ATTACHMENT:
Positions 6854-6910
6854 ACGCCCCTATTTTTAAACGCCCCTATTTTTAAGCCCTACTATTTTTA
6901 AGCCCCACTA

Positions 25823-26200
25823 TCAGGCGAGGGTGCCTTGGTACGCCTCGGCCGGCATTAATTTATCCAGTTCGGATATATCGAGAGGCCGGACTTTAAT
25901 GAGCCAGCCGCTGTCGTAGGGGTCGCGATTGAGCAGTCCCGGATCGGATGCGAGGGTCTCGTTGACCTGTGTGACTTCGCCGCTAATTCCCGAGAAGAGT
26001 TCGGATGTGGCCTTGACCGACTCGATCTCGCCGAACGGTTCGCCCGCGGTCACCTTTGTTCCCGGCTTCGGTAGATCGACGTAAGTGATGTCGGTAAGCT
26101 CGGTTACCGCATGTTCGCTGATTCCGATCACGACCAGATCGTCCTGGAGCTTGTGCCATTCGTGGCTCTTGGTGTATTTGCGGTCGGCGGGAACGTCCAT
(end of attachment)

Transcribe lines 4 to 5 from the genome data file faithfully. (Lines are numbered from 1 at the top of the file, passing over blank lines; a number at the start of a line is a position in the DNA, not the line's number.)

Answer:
Positions 25823-26200
25823 TCAGGCGAGGGTGCCTTGGTACGCCTCGGCCGGCATTAATTTATCCAGTTCGGATATATCGAGAGGCCGGACTTTAAT